Handmade Books Pt. 2: Binding/Spining {& giveaway}

For part one of this tutorial, head to this post. {link}

Part 1 of this tutorial ended with an open-bound notebook. My mom walked by when I was working on one of them (I’ve made quite a few to perfect these tutorials!and asked if I was going to create a spine. Now, I love the look of an open-bound notebook, but they look beautiful when you add a spine to them as well.
This takes a bit of extra time, and some extra paper, but the result is fabulous.


* You should have enough paper on both covers to fold over the spine area.
1. Start by finishing your initial binding, as outlined in Part 1.


2. Knot and trim your threads. Your notebook should look similar to the above picture.


3. Now, fold over one side of the paper to make a crease. Dab glue on the four sets of stitches and then fold the same side down again, and hold it for a little while until the glue sets. Now, brush glue on the other side of the cover, and fold it up to cover the first side.


4. Now you’ll need to place the notebook in an upright position to dry, so that the spine sets properly.


5. When your glue has finished drying, trim the edges of the top cover side, so that they match the top crease (see below for an example). Congratulations! You’ve “spined” your book!


Now, for the fun part! To win the notebook used in this tutorial, enter the giveaway below.
This particular notebook was made using legal-sized paper, so it is sketchbook-sized. (Perfect for drawing or doodling!)
– USA and Canada only (because of shipping).
– Ends on January 18th, 2014.

a Rafflecopter giveaway

Handmade Notebooks (tutorial)


One of the things I’ve wanted to learn more about has been bookbinding, so on Christmas Day, during that lull after the presents and big meal, I sat down with paper and thread in order to attempt to make a small notebook. My first attempt didn’t go so well, since my lacing on the spine was far too loose, but the next morning I made this notebook (more successfully).
Want to give it a go? You’ll need:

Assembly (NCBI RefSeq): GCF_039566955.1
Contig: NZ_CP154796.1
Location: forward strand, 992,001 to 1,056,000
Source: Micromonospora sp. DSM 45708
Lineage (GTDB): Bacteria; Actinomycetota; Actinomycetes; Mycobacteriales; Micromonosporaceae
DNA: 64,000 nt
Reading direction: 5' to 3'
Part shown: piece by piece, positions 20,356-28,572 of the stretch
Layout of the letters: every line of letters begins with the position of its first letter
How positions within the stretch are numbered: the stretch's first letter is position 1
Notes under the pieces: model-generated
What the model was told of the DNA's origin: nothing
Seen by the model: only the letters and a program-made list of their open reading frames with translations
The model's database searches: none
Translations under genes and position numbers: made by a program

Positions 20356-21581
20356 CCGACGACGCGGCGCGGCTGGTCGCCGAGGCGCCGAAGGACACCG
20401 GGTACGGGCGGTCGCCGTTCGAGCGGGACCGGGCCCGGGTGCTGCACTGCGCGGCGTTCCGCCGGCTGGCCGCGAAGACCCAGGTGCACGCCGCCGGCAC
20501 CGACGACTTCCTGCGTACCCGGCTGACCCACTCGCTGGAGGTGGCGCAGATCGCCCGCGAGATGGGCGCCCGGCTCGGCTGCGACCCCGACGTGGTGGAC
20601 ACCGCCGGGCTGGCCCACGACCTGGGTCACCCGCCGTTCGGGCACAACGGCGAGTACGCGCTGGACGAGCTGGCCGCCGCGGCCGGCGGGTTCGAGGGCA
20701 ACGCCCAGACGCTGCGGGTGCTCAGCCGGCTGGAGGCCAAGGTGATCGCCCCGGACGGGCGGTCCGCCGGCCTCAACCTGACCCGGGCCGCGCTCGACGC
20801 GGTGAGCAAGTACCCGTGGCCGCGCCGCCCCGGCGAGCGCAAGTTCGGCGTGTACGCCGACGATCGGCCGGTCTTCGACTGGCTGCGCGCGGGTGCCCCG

– 30 sheets of standard printing paper (8 1/2 x 11 will do just fine! if you want another size notebook, feel free to use different sizes of paper.)
– a large needle or a small leather awl. something that pokes a sizable hole
– craft floss or embroidery floss (I like the craft floss better)
– a piece of card stock that is the height of your page (i.e. for 8 1/2 x 11 paper, you’ll need it to be 8 1/2)
– a piece of cardboard for a cover template
– two pieces of handmade paper or decorative card stock for the covers
– craft glue, scissors, pencil, ruler





Begin by dividing your 30 sheets of paper into stacks of 5 and folding each stack in half. You should have six. You can do less, but start out with a maximum of 30 for now (unless you are incredibly ambitious).



Create a template. You’ll need to cut and fold the piece of card stock for the hole template, and poke holes in it with your needle. I have four pairs of holes in mine, as shown above.


Use the template to poke holes in your stacks of 5pcs of paper. This ensures that each sheaf of paper has holes that match.



Now, thread your needle and stitch each sheaf together. The small stitches should be on the outside of the fold, while the inside should have the longer stitches (see the next picture for an example of the inside).



Knot the end of the thread to itself on the last pair of holes. Repeat for the other side of the thread. Dab your knot with glue and let dry.



Whew, you’ve finished with the individual sheafs! Give yourself a pat on the back. Now, make sure that your outside stitches line up, and put the sheafs aside.



Take your piece of cardboard and one of the individual sheafs. Trace the sheaf onto the cardboard. Put the sheaf aside. You’ll need to measure 1/4th of an inch extra around the tracing on all four sides (I did 1/2 on two sides, as shown above). Otherwise, your cover will not cover the book pages.